But does it? Could one not argue that even if these three men were alive spiritually in the presence of God that it is just as possible that they would remain in that state forever? They remained alive for centuries without a physical resurrection, so how does that argue that their bodies will rise from the dead?
As a result of these questions, Lane takes a different view. He says that Jesus is arguing that God had made a covenant with these men. He had taken care of them through all of their lives, including times of difficulties. How could He not save them through their greatest misfortune, which is death? The covenant God made with them implies that He will raise their bodies from the dead.20
Related to the covenant God made with these men is the idea of rewards. God had promised certain things to them. These promises included certain earthly blessings for them and their descendants. They would possess the land of Israel forever (Gen 17:8). They would also bless all the nations of the earth (Gen 22:17).
The author of Hebrews points out that these men were men of faith who looked for the rewards God promised (Heb 11:6). Abraham looked for a city to live in that was built by God (Heb 11:10). That never happened in his earthly life. As they faced death, both Isaac and Jacob blessed their children concerning things to come. Jacob’s son Joseph ordered the sons of Israel to take his bones back to Egypt because he knew of these promises (Heb 11:20-22). He believed those bones would be resurrected in the future.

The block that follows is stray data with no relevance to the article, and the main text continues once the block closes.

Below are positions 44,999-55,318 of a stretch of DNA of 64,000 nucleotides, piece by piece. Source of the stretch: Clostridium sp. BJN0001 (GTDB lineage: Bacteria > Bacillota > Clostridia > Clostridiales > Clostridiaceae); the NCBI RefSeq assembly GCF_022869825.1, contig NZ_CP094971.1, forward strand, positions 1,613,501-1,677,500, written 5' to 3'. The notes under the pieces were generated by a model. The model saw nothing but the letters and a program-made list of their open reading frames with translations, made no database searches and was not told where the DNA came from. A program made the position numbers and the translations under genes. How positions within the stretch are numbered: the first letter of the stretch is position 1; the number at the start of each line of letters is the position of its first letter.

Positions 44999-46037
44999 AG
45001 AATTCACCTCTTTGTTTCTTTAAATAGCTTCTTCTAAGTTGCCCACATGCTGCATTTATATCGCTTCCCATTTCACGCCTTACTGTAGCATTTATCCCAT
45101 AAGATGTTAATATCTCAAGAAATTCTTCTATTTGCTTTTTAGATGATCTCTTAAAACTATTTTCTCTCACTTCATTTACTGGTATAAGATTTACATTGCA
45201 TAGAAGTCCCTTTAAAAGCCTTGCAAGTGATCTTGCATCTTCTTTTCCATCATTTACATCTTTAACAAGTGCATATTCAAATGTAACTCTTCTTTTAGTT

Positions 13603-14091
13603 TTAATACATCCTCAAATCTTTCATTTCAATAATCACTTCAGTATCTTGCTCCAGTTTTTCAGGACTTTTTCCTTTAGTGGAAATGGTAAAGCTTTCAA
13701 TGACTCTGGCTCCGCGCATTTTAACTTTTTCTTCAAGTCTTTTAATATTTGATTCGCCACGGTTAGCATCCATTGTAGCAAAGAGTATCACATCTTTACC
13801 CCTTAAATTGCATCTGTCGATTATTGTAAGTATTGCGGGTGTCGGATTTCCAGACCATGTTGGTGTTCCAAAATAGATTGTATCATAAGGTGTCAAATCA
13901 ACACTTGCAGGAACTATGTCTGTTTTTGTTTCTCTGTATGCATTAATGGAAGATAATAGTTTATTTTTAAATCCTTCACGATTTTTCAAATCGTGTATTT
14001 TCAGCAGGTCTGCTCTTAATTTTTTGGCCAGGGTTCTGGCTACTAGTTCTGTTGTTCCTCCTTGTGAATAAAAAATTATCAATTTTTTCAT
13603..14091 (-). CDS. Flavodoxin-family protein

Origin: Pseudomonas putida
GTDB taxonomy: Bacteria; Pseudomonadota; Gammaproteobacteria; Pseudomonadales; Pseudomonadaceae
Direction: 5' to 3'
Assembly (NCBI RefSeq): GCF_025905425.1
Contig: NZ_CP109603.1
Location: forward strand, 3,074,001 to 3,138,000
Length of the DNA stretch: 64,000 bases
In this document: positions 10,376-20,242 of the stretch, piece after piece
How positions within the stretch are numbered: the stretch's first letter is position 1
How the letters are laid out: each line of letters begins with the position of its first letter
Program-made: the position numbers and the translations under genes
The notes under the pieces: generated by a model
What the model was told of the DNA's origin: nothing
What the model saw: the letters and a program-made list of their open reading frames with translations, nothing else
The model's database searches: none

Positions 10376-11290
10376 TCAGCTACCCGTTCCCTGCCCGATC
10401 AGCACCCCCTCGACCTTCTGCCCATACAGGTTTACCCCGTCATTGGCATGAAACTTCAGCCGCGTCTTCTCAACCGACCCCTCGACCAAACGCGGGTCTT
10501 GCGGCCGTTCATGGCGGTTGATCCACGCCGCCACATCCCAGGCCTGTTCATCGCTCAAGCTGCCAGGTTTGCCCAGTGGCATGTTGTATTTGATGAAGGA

The promises God made to these men and the rewards for which they lived cannot be fulfilled if they live forever as spirits without bodies. Their bodies must be resurrected and live on the earth in the future Millennial Kingdom and new earth.21 Since God promised these things to these men, the very character of God requires a bodily resurrection.
These three men walked in obedience to the Lord. They were men of great faith because they lived for the age to come. Abraham left his hometown to follow the Lord’s commands. He was willing to sacrifice his own son. All three of these men were pilgrims in a foreign land. In that sense, the seven brothers in the Sadducees’ question were like that. Abraham, Isaac, and Jacob, as well as these brothers, were men who were “counted worthy” by the way they lived their lives.
In Matt 8:10-11, the Lord points out that Abraham, Isaac, and Jacob were men of great faith. When the kingdom of God comes, men such as this will sit in positions of honor at the wedding feast of the Lord. This will be one of the rewards they will receive. The centurion of Matthew 8 is one who demonstrates a similar kind of faith.22
The only other time Luke mentions these three men together is in a passage parallel to Matt 8:10-11 (Luke 13:28-30). The point is the same. To make it clear that He is talking about rewards, after discussing Abraham, Isaac, and Jacob, the Lord says many who are first will be last and many who are last will be first. Not everyone in the kingdom of God will be equally rewarded.23 Some believers will be greater than others. Those who follow the Lord in discipleship will be greater than those who do not.
The mention of Abraham, Isaac, and Jacob supports the idea that the Lord is not speaking simply about those who “go to heaven.” Those who are counted worthy are people like these three men. They obey the Lord and walk by faith by believing there is a new age coming in which those who do so will be greatly rewarded.
E. Live to Him (v 38)